Hollywood is still failing to accurately represent real-life American society, according to a study of the 100 biggest-grossing films of last year.
The University of Southern California’s Annenberg school found that the make-believe world of movies generally does not reflect the country’s ethnic diversity.
About 74 per cent of actors were white, compared with a population that’s 63 per cent non-Hispanic white in the United States.
Hispanics, who make up 17 per cent of the population, accounted for only 4.9 per cent of film roles, making them the most under-represented group on screen. Yet they account for about 25 per cent of tickets sales and are more likely than any other group to go to the cinema.
African-American characters represented about 14 per cent of all film roles, comparable to the 13 per cent black population, but 17 per cent of the films did not have a single speaking role for African Americans and they were under-represented in half of the films.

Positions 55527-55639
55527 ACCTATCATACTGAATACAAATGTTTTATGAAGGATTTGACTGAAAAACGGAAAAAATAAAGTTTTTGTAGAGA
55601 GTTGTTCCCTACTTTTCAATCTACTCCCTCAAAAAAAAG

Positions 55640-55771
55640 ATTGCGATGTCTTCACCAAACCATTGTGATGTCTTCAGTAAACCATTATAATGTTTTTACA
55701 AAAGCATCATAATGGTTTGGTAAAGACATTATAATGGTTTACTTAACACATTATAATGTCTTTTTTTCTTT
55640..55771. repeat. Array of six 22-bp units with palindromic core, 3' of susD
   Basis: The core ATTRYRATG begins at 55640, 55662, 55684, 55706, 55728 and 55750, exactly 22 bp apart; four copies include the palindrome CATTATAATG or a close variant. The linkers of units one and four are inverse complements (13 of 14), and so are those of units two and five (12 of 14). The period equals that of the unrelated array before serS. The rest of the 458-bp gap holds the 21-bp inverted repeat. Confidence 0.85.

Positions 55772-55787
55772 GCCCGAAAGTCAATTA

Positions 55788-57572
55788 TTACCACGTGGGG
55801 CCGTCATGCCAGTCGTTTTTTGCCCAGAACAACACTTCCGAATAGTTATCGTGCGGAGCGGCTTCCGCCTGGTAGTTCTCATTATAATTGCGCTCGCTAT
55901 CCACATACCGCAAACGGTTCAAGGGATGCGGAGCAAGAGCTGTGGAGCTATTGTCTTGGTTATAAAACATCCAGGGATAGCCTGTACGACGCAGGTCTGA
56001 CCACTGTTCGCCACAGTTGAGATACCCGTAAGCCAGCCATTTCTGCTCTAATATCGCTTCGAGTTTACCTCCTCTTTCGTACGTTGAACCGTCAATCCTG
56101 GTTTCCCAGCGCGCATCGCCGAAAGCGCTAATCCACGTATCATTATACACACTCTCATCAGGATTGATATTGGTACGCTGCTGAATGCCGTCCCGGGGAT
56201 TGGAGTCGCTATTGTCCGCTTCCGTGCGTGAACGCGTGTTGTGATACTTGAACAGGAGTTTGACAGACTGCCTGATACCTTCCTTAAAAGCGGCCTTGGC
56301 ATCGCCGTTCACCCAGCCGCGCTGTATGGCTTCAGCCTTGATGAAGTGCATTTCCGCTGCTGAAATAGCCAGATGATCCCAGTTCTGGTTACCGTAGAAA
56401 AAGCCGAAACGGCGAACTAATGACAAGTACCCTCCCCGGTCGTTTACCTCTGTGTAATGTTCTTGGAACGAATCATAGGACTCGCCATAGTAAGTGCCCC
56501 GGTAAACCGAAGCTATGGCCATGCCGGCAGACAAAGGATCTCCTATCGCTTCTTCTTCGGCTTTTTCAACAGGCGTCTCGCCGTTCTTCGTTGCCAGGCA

Asians filled 4.4 per cent of roles, compared with 5.3 per cent of the US population, 1 per cent were played by Middle Eastern actors, less than 1 per cent by Native Americans and 1 per cent by others.
There has been no significant change since 2007 in the number of non-white actors in top films in Hollywood, said Stacy L Smith, the director of USC Annenberg’s Media, Diversity & Social Change Initiative and the author of the study.
“The only obstacle here is imagination,” she said. “What we’re seeing in the aggregate is very few folks not white and male being able to participate behind the camera. The [on-screen] landscape remains primarily white and male. When you do have diversity behind the camera, things start to shift.”
* Associated Press